9 Jun 2022


Shale Gas: Good or Bad?

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Academic level: College

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In 2012, one of the critical energy challenges that the United States encountered revolved around an insufficient supply of electrical power while considering the demands attributed to the significant rise in temperatures (Pyle & Dover, 2013). The United States is not the only country facing this challenge, but a majority of states are experiencing significant issues in meeting the demand for energy set out due to the considerable rise in populations (Pyle & Dover, 2013). One notable development in the area of energy production has been increased production of shale gas as one of the critical alternatives towards ensuring that the world would meet its set out demands. Pyle and Dover (2013) point out that production of shale gas has increased in the United States by 500%, which accounts for 30% of energy outputs. However, this raises the debate on whether the use of shale gas is good or bad (Pyle & Dover, 2013). The focus of this report is to engage in an in-depth analysis of shale gas to determine whether it is good or bad on multiple perspectives.

Realizing the Potential of Shale Gas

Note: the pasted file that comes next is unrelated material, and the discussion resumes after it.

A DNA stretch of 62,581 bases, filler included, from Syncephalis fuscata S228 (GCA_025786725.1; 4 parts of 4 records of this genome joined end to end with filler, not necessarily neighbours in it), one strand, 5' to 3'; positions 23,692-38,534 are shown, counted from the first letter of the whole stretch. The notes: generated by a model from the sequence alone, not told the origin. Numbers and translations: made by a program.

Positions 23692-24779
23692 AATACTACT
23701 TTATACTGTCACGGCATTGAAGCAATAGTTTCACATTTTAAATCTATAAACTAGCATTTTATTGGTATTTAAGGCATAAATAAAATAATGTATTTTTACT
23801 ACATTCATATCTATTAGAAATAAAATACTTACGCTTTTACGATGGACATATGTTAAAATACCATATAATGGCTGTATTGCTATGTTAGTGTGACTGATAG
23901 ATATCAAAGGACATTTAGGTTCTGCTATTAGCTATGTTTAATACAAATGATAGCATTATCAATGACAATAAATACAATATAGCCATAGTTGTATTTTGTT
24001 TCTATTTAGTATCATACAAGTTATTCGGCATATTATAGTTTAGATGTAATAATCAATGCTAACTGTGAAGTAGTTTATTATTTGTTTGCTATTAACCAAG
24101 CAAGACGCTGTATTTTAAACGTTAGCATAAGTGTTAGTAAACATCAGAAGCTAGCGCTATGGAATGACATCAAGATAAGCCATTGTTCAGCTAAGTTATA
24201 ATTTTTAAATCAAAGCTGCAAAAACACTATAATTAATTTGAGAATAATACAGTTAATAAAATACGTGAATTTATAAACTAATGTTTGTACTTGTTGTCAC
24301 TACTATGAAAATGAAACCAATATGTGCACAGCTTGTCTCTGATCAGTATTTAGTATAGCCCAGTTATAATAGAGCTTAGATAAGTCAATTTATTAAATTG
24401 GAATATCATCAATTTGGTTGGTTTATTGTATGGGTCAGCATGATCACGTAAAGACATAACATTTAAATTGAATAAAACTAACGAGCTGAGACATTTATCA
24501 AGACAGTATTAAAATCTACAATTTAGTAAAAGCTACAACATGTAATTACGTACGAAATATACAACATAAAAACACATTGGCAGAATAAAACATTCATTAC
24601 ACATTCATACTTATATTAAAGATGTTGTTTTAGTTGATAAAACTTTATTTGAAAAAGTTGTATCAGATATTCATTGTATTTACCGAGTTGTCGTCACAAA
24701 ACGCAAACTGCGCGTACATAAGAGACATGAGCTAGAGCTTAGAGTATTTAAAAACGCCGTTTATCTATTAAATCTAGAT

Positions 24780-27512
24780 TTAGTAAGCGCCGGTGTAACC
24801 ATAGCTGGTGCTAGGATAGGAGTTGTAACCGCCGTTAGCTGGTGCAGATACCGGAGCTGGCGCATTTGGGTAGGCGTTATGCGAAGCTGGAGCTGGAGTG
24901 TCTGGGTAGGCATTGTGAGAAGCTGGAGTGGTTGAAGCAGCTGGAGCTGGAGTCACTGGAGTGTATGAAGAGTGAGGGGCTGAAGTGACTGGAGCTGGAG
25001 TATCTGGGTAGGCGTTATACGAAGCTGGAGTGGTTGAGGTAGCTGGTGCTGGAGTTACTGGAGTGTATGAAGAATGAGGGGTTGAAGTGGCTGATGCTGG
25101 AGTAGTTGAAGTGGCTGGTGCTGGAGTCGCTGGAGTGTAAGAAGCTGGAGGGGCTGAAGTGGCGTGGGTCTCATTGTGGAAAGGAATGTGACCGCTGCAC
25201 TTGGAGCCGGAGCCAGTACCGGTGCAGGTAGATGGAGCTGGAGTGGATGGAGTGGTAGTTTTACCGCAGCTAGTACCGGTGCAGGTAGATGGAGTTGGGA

Shale gas does not arise as a new development but reflects on the fact that companies involved in the oil and gas industry did not consider this gas as being economically feasible and viable (Pyle & Dover, 2013). The development of steerable drilling rigs and hydraulic fracturing, which is otherwise known as fracking, technologies have played a vital role towards the establishment of useful frameworks for the extraction of shale gas (Pyle & Dover, 2013). The development of these technologies resulted in increased investments in the oil and gas industry with the specific focus being on shale gas extraction and production (Pyle & Dover, 2013). From multiple perspectives and studies, it can be noted that shale gas extraction tends to have a wide array of economic benefits (Pyle & Dover, 2013).

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However, the question of evaluating the good and bad side of shale gas does not only focus on the economic benefits but must also focus on other aspects such as the environmental impacts. Cooper, Stamford, and Azapagic (2016) point out that stakeholders in the oil and gas industry have a crucial role towards ensuring that the activities involved in the production of different gases, which include shale gas, have limited impacts on the environments (Cooper, Stamford & Azapagic, 2016). Other areas to consider include cost of production to determine whether the prices would be affordable with the specific focus being towards ensuring that countries achieve some level of success in bridging the existing gaps in the energy sector. From this analysis, it will be much easier to determine whether indeed the production of shale gas would be viewed as a strategic approach for both developed and developing countries to establish a front for energy production (Cooper, Stamford & Azapagic, 2016).

Benefits of Shale Gas Extraction